Dr. Sam Rhee: That’s very impressive because if you’ve ever seen, I mean, we’ve seen it, but a lot of patients obviously haven’t. If you take out a 400 CC implant, you get nothing. It looks like a completely deflated balloon. And for you to take that existing tissue and refashion it into a very natural and nicely lifted breast volume is very impressive, especially because you save them in operation. You basically did it in one step. You didn’t delay it, which is great.

    Dr. Andrew Trussler: That’s a hard one on that because the literature on that one’s out there, too. And yeah, I think it’s one of those operations where patients really present, say, I don’t want an implant, and this is an option. It’s not an option for everyone. It’s an option if you see through where she’s going to be after you remove the implant and use everything you can without deforming the lower pole or making it too tight. I think this is a really nice option, but it’s a challenging surgery.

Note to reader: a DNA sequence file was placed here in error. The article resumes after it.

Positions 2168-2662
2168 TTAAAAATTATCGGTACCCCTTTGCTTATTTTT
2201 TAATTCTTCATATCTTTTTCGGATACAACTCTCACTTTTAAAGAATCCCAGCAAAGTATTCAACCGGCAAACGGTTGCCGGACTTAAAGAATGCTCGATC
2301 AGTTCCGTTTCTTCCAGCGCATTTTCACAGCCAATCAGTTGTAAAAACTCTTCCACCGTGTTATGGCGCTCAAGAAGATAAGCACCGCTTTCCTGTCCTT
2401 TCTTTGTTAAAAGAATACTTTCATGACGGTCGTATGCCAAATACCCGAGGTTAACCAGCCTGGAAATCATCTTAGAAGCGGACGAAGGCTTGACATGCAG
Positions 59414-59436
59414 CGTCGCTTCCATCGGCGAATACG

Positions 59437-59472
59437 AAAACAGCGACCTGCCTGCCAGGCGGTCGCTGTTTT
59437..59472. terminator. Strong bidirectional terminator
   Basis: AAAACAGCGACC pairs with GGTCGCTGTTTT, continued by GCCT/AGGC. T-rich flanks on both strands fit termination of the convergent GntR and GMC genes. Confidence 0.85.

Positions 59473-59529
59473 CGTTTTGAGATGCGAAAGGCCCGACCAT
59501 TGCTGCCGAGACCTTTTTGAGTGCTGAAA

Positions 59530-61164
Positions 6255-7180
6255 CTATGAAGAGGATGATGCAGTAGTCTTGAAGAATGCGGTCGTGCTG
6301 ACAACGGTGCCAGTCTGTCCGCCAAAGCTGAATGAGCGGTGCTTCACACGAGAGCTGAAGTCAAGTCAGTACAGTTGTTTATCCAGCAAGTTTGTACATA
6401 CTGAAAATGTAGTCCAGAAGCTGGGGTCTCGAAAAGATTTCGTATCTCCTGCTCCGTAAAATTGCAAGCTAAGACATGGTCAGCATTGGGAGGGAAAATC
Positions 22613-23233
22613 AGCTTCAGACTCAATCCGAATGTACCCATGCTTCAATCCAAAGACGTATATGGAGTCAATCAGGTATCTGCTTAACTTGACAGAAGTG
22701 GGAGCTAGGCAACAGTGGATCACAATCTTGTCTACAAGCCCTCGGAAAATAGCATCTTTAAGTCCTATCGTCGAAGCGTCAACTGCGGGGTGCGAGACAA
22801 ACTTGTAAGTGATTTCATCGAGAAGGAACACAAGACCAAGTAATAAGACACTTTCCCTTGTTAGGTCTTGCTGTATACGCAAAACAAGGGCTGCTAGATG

And on these patients, I do superior pedicles and then an inferior mound underneath of that because if you think about where the incision is, if it’s subareolar or IMF, you’ve really delayed the nipple, and you’re not really going to have a central mound, obviously. So I do superior pedicles on here. It’s a different type pattern, but same principle of I do anchor that lower mound up to the periosteum and then refashion it too.

    Dr. Sam Rhee: How much Ptosis are you willing to tolerate in terms of these patients? Like, how much Ptosis will you say this is not something that I would?

    Dr. Andrew Trussler:  Feel comfortable doing with a central mound. I feel like I do breast reductions. I do a lot of superior breast reductions. So I push superior pedicles a little bit in central mounds as well, I guess I don’t want to put a limit on it, but I have a pretty broad I don’t have a number to give you. And I think if you look on one of those patients, I think the third example, she had quite a bit of Ptosis, and that’s a central mound.

    And I think the blood supply to the central aspect of the breast is fairly secure. And so there’s no undermining under there. And I really have limited. I’ve had a couple of inferior aspects of the aerial or a little bit of necrosis, but they’re few and far between, not any nipple loss or anything like that. So I feel really good about that pedicle and feel like you can apply that to a lot of patients.